Pesticides in Cracked Nipple Creams for Nursing Moms?
So, I'm working on formulated a cracked nipple cream for nursing moms. My kids are older now, but I remember having a tube of Lansinoh on the bathroom counter when I was nursing them. Luckily, I never really had to use it much. I didn't work outside the home when they were nursing, so they got milk straight from the tap. And I started going to La Leche meetings before my oldest was born, so I had lots of support and good information. Of course, I'm not saying those things completely prevent any breastfeeding problems - but they sure helped me avoid them.
Anywho, I've been hearing that there may be issues with lanolin. Google "lanolin and pesticides", and this is the first article you see: "No, Lanolin Isn't Killing You: What is Fact vs. What Sells". And the next one is: "Killing You Softly: The Dangers of Lanolin and Pesticides". So, which is it? Is lanolin killing us or isn't it?
I read an article in the Journal of the American Medical Association and a document published by the EPA, and here's what I found out.
The FDA analyzed two lots of lanolin from a single manufacturer. Pesticide contamination varied significantly between lots, and Diazinon, DDE, lindane, and isomers of hexachlorocyclohexane were found in one or both samples. Two additional lots of lanolin were analyzed by the EPA and were found to contain Chlorpyfiros, dieldrin, lindane, DDE, and dimpylate.
The U.S. does not mandate testing lanolin for pesticides. According to the Journal of the American Medical Association article I read, “Although these levels are not high enough to present an immediate toxic hazard, safe quantities are difficult to define. Some of these chemicals…have the potential to accumulate in fat tissues”.
So much for the ‘dose makes the poison’ theory, I guess! The article further states, “It seems unnecessary to knowingly apply toxic chemicals directly to the skin and, in the case of breastfed infants, to directly feed toxins to a baby via the lanolin present on the sore nipple.”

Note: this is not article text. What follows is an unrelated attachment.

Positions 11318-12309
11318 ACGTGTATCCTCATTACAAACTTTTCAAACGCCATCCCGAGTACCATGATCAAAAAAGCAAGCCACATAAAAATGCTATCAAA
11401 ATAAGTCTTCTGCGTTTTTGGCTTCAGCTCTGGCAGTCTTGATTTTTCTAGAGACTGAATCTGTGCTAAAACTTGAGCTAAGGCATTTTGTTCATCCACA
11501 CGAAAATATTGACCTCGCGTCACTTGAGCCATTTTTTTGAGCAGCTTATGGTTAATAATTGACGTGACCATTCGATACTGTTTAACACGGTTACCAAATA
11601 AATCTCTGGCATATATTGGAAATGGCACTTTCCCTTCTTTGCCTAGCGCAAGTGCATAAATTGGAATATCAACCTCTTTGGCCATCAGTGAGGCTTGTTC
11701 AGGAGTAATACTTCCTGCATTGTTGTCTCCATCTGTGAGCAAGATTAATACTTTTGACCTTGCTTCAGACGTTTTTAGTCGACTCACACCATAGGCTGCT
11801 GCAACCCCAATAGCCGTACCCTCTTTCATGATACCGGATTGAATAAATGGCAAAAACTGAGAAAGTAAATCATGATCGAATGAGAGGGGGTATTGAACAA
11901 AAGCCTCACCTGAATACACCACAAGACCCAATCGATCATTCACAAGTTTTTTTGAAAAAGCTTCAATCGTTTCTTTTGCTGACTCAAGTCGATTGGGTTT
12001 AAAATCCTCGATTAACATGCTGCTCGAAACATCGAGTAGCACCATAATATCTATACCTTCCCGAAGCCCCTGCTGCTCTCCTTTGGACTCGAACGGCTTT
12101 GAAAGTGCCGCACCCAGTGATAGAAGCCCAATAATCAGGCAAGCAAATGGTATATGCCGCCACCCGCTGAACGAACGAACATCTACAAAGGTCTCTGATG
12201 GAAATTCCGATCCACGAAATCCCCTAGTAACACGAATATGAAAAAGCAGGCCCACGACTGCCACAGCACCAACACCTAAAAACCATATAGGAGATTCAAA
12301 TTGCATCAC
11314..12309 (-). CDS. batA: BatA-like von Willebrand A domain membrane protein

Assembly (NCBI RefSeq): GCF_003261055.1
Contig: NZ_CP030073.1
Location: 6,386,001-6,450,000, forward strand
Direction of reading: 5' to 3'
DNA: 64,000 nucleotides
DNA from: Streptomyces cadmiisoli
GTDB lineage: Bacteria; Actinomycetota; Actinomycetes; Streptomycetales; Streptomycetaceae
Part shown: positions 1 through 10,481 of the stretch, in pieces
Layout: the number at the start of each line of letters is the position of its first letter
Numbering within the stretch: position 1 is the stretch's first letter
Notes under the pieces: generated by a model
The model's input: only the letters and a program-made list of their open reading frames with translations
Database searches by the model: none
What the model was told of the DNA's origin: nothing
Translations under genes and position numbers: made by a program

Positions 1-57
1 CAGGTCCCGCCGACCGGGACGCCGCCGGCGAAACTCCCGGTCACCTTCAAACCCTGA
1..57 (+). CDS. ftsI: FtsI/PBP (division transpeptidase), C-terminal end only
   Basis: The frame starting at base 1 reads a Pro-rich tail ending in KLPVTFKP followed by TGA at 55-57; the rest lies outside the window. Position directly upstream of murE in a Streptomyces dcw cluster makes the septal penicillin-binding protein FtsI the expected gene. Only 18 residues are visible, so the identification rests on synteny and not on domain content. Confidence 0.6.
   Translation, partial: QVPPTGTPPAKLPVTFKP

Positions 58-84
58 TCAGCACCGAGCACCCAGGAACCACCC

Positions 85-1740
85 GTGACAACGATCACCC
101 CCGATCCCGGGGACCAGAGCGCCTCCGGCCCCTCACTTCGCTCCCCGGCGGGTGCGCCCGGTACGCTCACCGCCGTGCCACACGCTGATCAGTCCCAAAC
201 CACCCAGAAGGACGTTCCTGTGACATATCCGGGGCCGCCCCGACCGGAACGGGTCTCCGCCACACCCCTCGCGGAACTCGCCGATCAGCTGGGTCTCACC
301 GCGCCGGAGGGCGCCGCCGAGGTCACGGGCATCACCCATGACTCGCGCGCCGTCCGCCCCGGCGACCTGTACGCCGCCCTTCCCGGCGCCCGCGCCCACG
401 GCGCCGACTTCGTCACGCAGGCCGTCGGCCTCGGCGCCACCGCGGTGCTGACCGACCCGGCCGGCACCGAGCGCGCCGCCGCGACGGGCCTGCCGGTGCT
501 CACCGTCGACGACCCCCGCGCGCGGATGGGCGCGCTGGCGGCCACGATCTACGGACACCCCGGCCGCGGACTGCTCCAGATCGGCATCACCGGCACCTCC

Alrighty, then. So far not sounding good.
Moving on to the "No, Lanolin isn't Killing You" article. The article starts out with "It’s the oldest trick in the book for a company to get you to buy their product instead of another, or to spend more for their product, because you fear the other products. Unfortunately, it looks like this might be happening today when it comes to nursing mothers using lanolin oil for breastfeeding to soothe their sore and cracked nipples." My side note: Of course, it's also 'one of the oldest tricks in the book' to claim that a company pointing out toxins in conventional products is only doing so to get you pay more for their own product, but I'll save that discussion for another article....
They also point out that "humans have been using lanolin for more than 8,000 years". I don't think that's relevant, because I'm guessing that for many of those thousands of years, synthetic pesticides were not an issue. And then there's some "back in my day" kinda stuff:
"...back to the 80’s for a minute, before we even cared about eating organically and using natural products". The article states yes, there ARE pesticides in lanolin, but, you know, it's not that much. Only 5.9 ppm (parts per million), according to the aforementioned studies.
" If bloggers are going haywire over the 5.9 ppm, then why aren’t they doing the same regarding the 20 ppm tolerance of permethrin for spinach or lettuce ? After all, you eat spinach! At least with lanolin on your nipples, only residual amounts that can’t be wiped off would go into your baby’s mouth."
I read the following on the Mamavation blog: "Lanolin can legally contain up to 40 parts per million (ppm) of pesticides to be FDA-compliant. This is interesting to note because lanolin that is reserved for hospital use on open wounds is regulated to no more than 3 ppm of pesticides." However, I don't know if this information is reliable or where it comes from, because, like many mommy bloggers, there is no list of sources consulted.
My conclusion? When it comes to pesticide residues and newborns, I'm thinking most moms don't want to argue about parts per million - if there are pesticide residues in lanolin, and there are alternatives readily available, I'm thinking lanolin should be avoided.
Stay tuned for our lanolin-free cracked nipple cream!